Home to the Bosphorus Strait, Hagia Sophia, Blue Mosque and Galata Tower, Istanbul is a city rich in history. Another culturally-rich attraction: the food that’s served up right on the streets of the city. Wander from cart to stall and embark on a Turkish adventure bite by bite. Just one word of advice though: avoid the abundant midye dolma (aka stuffed mussels). Let’s just say they can be a bit risky for sensitive stomachs.
It doesn’t quite look like the pizza you get in Italy, but this staple has a reputation for being Turkey’s version of the much-loved pie. It’s also thousands of years old, pre-dating traditional pizza. Lahmacun is made by topping thin, stretched-out dough with a mixture of minced meat (beef or lamb), onion and herbs before baking. Instead of layering it with cheese, it’s customary to add parsley, tomatoes, lettuce, onions, peppers and a squeeze of lemon onto the light, crispy flatbread before rolling it up and eating it like a wrap. In Beyoglu, try it at Konak Kebap.
The ingredients for Turkey’s ultimate dessert are odd but combine in a magical, savoury and sticky-sweet way. Shredded wheat layered with fresh, stretchy yellow cheese is cooked in special round copper dishes at Lezzet-i Sark Antep Sofrasi near the market, then coated with syrup and ground pistachio. You’ll want to eat it with a rich slice of kesme dondurma – an ice cream from the city of Maraç that’s made from goat’s milk and is too thick for scooping. The end result is a treat that’s an intense combination of hot and cold with syrupy sugar, smooth creaminess and crispy crunch.
Those who are adventurous and enjoy offal will have no problem with this traditionally greasy dish, which originated in the Balkans and ancient Greece centuries ago. The salty, spit-roasted dish is actually lamb intestines wrapped around seasoned offal on a long skewer. It’s served as a sandwich, either shaved or cut off into little bits and sprinkled with spices, including cumin, hot red pepper and oregano, and stuffed inside a bread roll. It’s also often served with diced tomatoes, pickles and peppers. After a late night of drinking, order it at the Sampiyon Kokoreç, a local chain.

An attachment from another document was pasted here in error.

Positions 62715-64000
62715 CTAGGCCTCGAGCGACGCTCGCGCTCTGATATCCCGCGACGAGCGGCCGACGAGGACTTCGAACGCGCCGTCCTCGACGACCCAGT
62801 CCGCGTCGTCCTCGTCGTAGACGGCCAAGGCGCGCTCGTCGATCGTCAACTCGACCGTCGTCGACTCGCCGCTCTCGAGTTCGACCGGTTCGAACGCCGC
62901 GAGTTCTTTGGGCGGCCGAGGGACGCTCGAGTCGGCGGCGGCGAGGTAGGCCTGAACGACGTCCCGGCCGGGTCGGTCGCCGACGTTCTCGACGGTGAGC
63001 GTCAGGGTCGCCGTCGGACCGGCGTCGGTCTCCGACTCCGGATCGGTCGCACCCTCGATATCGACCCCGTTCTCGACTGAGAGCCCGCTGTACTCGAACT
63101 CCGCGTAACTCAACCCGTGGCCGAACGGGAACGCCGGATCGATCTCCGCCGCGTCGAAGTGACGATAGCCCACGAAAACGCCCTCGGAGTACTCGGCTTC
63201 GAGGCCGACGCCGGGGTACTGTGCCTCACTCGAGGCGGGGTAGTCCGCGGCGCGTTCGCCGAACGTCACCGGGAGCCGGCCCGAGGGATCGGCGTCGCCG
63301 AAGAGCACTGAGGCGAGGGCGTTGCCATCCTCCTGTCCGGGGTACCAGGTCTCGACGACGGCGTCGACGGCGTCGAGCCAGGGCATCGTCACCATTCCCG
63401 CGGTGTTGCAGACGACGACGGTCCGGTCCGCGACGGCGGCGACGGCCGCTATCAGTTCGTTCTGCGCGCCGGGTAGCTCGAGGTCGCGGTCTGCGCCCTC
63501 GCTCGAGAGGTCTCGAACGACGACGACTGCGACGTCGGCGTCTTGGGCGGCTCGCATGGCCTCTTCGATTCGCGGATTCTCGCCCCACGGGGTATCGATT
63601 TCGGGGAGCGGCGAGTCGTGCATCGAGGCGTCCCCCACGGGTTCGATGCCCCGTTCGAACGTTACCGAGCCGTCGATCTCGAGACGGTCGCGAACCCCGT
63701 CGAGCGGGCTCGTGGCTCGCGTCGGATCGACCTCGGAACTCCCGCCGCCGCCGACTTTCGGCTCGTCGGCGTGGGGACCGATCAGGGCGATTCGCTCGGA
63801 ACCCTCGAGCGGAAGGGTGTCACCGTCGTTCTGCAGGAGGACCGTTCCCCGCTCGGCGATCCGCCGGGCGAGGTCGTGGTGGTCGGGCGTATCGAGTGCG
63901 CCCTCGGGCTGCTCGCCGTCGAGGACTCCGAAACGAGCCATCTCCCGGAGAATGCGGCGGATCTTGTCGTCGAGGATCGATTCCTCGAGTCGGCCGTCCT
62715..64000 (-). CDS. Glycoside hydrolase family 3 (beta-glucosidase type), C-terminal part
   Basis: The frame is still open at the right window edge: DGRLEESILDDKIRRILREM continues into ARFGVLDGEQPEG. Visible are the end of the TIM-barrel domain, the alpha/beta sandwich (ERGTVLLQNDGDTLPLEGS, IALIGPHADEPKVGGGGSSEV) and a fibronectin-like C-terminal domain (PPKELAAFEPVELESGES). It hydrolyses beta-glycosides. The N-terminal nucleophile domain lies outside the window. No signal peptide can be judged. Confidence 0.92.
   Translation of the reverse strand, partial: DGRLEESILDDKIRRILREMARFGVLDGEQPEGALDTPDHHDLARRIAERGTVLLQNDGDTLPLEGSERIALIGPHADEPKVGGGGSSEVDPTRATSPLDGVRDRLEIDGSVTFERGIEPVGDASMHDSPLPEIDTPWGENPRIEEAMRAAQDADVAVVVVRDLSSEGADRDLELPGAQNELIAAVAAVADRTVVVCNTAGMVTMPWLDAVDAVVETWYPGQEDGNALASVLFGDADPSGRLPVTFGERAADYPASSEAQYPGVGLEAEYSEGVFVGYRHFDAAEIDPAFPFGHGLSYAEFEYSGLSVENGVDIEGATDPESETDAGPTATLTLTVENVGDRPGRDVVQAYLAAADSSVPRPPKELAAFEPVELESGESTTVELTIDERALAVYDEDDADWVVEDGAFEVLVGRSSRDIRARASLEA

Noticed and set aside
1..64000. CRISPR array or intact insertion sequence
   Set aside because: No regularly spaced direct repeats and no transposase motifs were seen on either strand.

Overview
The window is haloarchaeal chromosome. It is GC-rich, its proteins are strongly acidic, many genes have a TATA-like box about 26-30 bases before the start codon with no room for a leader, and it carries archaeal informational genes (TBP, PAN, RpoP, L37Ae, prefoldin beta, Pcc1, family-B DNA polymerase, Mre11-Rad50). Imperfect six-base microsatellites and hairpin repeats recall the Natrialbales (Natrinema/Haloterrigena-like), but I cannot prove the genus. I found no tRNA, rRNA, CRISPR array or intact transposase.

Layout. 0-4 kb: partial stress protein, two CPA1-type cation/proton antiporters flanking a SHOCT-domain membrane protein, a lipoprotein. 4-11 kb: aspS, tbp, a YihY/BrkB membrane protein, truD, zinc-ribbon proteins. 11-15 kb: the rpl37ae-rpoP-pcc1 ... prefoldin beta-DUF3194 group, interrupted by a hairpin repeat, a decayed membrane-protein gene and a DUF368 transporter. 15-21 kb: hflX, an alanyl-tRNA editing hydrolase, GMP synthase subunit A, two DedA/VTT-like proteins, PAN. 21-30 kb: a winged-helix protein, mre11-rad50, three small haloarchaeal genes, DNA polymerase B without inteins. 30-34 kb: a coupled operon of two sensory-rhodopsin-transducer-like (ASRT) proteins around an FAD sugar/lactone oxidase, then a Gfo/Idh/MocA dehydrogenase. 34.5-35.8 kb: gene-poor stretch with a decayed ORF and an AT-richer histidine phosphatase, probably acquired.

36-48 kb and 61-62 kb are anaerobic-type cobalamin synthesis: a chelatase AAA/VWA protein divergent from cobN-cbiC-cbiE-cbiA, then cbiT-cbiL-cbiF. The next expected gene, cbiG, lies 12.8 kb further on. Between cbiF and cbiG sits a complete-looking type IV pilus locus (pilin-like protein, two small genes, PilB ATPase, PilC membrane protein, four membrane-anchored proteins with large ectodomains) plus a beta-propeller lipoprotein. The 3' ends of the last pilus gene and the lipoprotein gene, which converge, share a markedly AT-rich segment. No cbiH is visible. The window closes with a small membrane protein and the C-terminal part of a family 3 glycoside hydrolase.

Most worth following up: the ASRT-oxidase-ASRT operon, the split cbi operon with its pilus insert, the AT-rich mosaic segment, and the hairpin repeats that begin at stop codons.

This ‘raw meatball’ dish harks to the Commagene Empire (around 163 BC), when followers of Abraham in southeastern Turkey hid in caves and avoided starting fires to keep their location secret. It was originally made with raw meat kneaded for hours with bulgur wheat and dozens of spices (that in a way ‘cooked’ the meat), but for health reasons it’s now served as a vegetarian dish. In Istanbul’s Spice Bazaar the ‘cook’ gets elbow deep kneading a vat of bulgur mixed with 40 spices, onion, tomato and pomegranate sauce. He’ll dish out samples in lettuce cups, showering it (and the customer’s hand) in lemon juice to finish. The final spicy result is usually served in lavash, and has the texture of beef tartar, though it’s absolutely vegetarian-friendly.
In Istanbul, there’s doner kebap and there’s cag kebap. Both are must-eat meats, with the latter being a little harder to find. A classic, the basic concept consists of boneless meat layered on a vertical spit that roasts as it spins and is served shaved in a sandwich, wrap or plated with pickles, onions, tomatoes and peppers. The dish that was first mentioned in 18th century Ottoman travel books is savoury, greasy and satisfyingly fatty. More rare is the same meat shaved off in slivers and then threaded on a separate long skewer for further cooking over open flames, in a way caramelizing the fat and adding another layer of flavour and slight char. Sehzade Cag Kebap makes the city’s hands-down best.
The Istanbul iteration of New York City’s abundant bagels and soft pretzels are twisted rings of chewy bread called simit, which are bathed in molasses, coated with sesame seeds and baked in a wood-burning oven. Vendors are everywhere (especially around temples and other gathering places) since it’s an on-the-go type of snack. It’s thought to have originated in the 1500s during the reign of Sultan Suleyman the Magnificent, and seems to have taken off quickly; 16th-century historian Evliya Celebi wrote that about 300 sellers and 70 bakers in Istanbul made it five times everyday. There are now 300 bakeries supplying the city’s population.